An ardent follower of my weekly health column and of course everything that I do with respect to development work recently sent me an email and it reads "Aminu, don't you ever get tired, angry and discourage with respect to your sustained advocacy especially on Maternal and Child Health?
Your energy never ceases to amaze me despite the glaringly picture that the Nigerian government and many states in Nigeria aren't serious and not investing in the health sector as they should and please when do you really get time to read and write all those inspiring and well focused weekly articles?"
My answer to him is simple, if he and many others join the struggle, then we can achieve it collectively and celebrate the improvement in the Maternal and Child Health Services in our country. I was quick to remind him and others that it is our responsibilities to continue to ask questions and hold our government accountable on all the pledges and promises made in the past and we shouldn't relent in our effort simply because we aren't seeing much progress. The change we expect to see will come slowly but we have to be resilient, patient and committed to the course of our women and children.
I reminded him that Nigeria committed to achieving the goal of a contraceptive prevalence rate of 36% by 2018, which I have written extensively as a pledge difficulty to achieve. If that is done, it will enhance maternal and child survival, thereby contributing to the government of Nigeria's initiative to save one million lives by 2015. In addition to Nigeria's current annual commitment of US $3 million for the procurement of reproductive health commodities, Nigeria commits to provide an additional US $8.35 million annually over the next four years.
This increases Nigeria's total commitment for the next four years from US $12 million to US $45.4 million, an increase of almost 300%. According to such pledge the federal government will work with the state and local governments to secure complementary budgets for family planning and reproductive health service delivery. Nigeria's commitments include training frontline health workers to deliver a range of contraceptives and action to improve equity and access to family planning for the poorest. The government of Nigeria will partner with the private sector, civil society, traditional and religious institutions and development partners.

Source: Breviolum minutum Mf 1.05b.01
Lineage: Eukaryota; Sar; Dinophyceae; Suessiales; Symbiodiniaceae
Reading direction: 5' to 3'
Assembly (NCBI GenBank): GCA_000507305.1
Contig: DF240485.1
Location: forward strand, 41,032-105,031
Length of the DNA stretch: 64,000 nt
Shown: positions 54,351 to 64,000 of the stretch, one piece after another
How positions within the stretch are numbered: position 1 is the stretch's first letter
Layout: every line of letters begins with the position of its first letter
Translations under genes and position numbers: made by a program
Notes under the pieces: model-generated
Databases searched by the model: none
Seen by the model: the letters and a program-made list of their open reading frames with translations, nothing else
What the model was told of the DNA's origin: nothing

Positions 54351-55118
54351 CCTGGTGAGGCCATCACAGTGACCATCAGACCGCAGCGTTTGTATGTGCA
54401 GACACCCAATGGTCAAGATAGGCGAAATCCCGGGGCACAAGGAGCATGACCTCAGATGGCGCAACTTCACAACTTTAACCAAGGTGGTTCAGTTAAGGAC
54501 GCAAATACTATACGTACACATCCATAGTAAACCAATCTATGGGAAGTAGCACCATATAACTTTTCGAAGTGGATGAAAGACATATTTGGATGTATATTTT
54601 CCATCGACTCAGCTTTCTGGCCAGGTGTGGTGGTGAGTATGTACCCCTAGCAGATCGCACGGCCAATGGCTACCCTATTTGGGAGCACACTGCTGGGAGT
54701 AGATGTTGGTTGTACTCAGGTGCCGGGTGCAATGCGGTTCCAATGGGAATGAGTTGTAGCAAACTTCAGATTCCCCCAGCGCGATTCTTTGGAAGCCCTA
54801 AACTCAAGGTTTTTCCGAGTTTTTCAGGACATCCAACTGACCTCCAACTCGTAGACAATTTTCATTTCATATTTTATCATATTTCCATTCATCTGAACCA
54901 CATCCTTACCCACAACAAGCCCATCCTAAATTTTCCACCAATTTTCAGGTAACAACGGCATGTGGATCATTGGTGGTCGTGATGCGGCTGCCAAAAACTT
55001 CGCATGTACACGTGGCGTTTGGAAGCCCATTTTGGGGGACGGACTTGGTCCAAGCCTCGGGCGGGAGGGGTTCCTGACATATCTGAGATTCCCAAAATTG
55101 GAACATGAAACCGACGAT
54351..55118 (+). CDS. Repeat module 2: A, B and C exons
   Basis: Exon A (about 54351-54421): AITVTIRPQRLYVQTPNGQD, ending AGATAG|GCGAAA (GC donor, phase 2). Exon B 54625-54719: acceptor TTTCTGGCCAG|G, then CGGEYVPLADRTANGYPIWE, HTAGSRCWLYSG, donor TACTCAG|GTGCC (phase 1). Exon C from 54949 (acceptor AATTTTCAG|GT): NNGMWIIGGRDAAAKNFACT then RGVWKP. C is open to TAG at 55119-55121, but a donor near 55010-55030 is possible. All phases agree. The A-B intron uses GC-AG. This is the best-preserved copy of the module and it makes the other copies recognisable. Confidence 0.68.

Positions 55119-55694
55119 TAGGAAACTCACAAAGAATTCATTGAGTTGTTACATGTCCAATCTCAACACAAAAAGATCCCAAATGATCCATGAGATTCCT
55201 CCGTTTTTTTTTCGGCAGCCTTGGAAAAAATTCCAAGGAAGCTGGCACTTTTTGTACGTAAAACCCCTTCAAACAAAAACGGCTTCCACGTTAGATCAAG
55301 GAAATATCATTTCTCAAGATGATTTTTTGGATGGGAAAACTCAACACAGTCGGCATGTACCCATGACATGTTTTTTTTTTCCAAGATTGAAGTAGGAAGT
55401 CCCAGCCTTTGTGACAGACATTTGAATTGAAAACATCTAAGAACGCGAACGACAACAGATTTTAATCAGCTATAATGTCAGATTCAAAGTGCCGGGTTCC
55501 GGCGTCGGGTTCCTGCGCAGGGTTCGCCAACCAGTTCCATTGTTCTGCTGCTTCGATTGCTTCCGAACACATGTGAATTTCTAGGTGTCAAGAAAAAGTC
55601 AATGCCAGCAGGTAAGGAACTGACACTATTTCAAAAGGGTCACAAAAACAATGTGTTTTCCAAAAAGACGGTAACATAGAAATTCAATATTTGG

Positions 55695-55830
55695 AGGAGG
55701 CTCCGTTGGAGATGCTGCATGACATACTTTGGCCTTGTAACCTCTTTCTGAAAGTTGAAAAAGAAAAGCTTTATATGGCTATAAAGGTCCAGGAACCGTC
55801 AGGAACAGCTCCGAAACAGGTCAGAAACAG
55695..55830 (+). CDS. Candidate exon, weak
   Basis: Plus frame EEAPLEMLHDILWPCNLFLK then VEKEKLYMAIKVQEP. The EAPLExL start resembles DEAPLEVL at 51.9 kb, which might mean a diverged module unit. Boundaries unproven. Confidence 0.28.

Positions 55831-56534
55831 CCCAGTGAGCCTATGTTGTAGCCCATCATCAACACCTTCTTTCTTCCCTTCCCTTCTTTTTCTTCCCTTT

The fundamental questions are; is Nigerian government on track to implement what was promised? Who or which agency is tracking and reporting on such commitments? Are we ready and willing to ask our government the hard questions of what are the yearly targets and what has being achieved so far?
Every woman, every child
Let's also observe another commitment that we have made on Every Woman, every Child initiative of the United Nation which aims to save the lives of 16 million women and children by 2015. It is an unprecedented global movement that mobilises and intensifies international and national action by governments, multilaterals, the private sector and civil society to address the major health challenges facing women and children around the world. The effort puts into action the Global Strategy for Women's and Children's Health, which presents a roadmap on how to enhance financing, strengthen policy and improve service on the ground for the most vulnerable women and children. As a nation, we have endorsed the Global Strategy for Women's and Children's Health, and committ to fully funding our health program at $31.63 per capita through increasing budgetary allocation to as much as 15% from an average of 5% by the Federal, States and Local Government Areas by 2015. This will include financing from the proposed 2% of the Consolidated Federal Revenue Capital to be provided in the National Health Bill targeted at pro-poor women's and children's health services. The bill is yet to be passed as it always suffers political tussle between legislature and executive arm of government and is difficult to see how our commitment will be realised without having the bill pass into law.
At the just concluded 2013 Global Maternal Health Conference in Arusha, Tanzania, what we all do in our little ways and collectively was summarized beautifully as follows;
1. "We thank and we appreciate because we know the sacrifices and risks of women through the ages are the reasons we are here today. We know that maternal mortality was extremely high until recently.
2. We regret and we apologize and we cannot expect forgiveness. Women had to give up their lives when we did not have the means to prevent their deaths in pregnancy and childbirth. And yet, when we do have the means, we still leave them to die. We should plead guilty when we see that 800 women still die every day. An inconvenient truth is that they die because societies have yet to make the decision that their lives can be saved.
3. We promise we will eradicate maternal mortality, and yes, we can, for several reasons: Between 1990 and 2010, maternal deaths had dropped by 50%, but there still remains work to be done.
Yes We Can on Maternal and Child Health